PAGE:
Osvaldo Alonso is a hard-tackling, long-range shooting, sound-distributing midfielder, one of the best at his craft in MLS. He is also now an American.
The 26-year-old Seattle Sounders midfielder passed his U.S. citizenship test last Thursday, completing a five-year process that dates back to when he defected from Cuba during the 2007 CONCACAF Gold Cup. Alonso's story is well-documented. While with the Cuban national team in Houston during that tournament, he bolted from a team trip at a Walmart and found his way to the USL's Charleston Battery before signing with Seattle in 2009.
So what does Alonso's new citizenship status mean for his hopes of potentially playing for the United States men's national team?
It should not mean much. Despite the fact that Alonso and his agent will be petitioning to FIFA for a change of association, his chances would appear to be faint at best. Given that he has played in a Gold Cup, an "A" competition by FIFA standards, for Cuba, he should be prohibited from suiting up for any other nation. Considering that Alonso was also not eligible to play for the United States while he played for Cuba, that works against his favor as well.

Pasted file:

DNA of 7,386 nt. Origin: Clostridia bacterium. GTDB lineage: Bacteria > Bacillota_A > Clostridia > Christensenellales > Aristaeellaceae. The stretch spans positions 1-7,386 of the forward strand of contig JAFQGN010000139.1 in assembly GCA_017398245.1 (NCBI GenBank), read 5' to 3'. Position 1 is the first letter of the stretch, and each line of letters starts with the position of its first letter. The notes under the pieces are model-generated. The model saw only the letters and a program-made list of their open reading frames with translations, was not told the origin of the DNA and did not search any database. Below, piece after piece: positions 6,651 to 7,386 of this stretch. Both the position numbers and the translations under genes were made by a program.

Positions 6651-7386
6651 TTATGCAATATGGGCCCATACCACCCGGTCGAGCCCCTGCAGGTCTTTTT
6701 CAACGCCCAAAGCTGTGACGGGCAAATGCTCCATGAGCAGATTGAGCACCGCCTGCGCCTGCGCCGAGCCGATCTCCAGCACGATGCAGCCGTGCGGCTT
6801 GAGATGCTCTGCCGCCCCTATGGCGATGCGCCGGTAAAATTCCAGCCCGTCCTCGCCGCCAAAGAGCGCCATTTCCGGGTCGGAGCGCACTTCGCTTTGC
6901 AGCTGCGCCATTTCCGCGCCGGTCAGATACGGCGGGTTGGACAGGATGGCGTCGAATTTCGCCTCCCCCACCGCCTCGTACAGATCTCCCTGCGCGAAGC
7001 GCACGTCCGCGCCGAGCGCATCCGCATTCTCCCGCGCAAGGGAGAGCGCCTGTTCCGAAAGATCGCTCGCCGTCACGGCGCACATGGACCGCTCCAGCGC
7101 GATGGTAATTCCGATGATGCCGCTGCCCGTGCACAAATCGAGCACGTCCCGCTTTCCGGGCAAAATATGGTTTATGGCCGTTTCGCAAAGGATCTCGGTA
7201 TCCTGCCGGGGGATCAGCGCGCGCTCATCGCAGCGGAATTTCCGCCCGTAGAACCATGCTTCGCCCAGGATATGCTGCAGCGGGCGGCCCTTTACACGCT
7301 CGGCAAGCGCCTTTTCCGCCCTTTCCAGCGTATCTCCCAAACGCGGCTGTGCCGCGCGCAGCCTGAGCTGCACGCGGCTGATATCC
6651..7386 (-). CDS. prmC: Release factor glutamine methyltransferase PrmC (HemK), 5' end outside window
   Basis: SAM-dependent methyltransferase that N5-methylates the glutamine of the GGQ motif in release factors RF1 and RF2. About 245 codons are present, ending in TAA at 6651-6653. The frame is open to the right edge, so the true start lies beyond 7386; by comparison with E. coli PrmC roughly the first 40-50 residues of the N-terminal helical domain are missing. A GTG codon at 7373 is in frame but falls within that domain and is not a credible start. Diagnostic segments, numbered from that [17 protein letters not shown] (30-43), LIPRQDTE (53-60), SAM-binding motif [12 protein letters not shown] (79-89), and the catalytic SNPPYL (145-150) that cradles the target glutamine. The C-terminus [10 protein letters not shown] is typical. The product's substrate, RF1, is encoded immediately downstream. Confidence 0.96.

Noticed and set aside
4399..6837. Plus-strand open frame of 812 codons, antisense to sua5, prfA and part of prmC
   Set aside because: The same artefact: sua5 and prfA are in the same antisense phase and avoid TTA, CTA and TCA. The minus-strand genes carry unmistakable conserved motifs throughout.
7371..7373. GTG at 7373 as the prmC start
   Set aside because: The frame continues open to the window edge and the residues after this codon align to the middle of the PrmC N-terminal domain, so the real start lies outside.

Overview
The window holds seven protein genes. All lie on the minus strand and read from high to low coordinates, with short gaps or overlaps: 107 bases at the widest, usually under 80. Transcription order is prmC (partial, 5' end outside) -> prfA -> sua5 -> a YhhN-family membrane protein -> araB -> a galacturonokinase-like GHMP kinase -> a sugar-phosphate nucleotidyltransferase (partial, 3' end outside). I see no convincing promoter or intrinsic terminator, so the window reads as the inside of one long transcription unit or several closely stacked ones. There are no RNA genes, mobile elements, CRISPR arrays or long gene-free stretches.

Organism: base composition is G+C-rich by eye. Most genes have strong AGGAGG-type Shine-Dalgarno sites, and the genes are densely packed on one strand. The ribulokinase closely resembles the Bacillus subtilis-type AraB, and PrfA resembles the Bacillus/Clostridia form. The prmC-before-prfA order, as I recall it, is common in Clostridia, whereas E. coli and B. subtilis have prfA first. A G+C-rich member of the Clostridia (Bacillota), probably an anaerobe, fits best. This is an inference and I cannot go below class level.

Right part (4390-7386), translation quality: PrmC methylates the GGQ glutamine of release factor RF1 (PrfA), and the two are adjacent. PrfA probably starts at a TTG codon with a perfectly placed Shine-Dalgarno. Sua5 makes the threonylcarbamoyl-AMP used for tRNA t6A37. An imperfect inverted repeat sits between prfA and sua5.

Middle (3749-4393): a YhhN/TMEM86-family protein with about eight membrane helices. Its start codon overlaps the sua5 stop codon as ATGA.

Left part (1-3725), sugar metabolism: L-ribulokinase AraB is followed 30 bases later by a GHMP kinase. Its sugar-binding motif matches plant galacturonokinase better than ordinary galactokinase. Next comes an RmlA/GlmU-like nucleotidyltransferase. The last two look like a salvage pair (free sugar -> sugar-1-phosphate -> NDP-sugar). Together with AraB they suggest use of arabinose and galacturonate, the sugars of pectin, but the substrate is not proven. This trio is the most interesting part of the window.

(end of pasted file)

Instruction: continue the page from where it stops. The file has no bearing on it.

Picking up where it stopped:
What Alonso is holding out hope for is that FIFA recognizes that since he is no longer allowed to play for Cuba and is prohibited by Cuban government from entering the country again, he will be granted the opportunity to switch international allegiances.
"In Ozzie's case, there's an argument there," Alonso's agent, Shaun Higgins, told SBI. "We're going to see where FIFA lies with that decision.
"He's excited about the potential opportunity. He obviously has to show to the U.S. national team staff that he's that caliber of a player (should a favorable decision be granted)."
Higgins added that there is no set timetable for the decision and that the petition would formally be submitted in the coming days.
Regardless, gaining his U.S. citizenship is important for Alonso off the field, as he can now be reunited with family members whom he has not seen in five years, including both of his parents and his sister, according to the Sounders' official website.
"On a personal level, it's obviously great for him," Higgins said. "On a soccer level, it's exciting for him to see what the future holds."
What do you think of this development? Are you holding out hope that Alonso will be granted a ruling that allows him to play for the USA? Where do you think he would fall in the U.S. central midfield depth chart?
Share your thoughts below.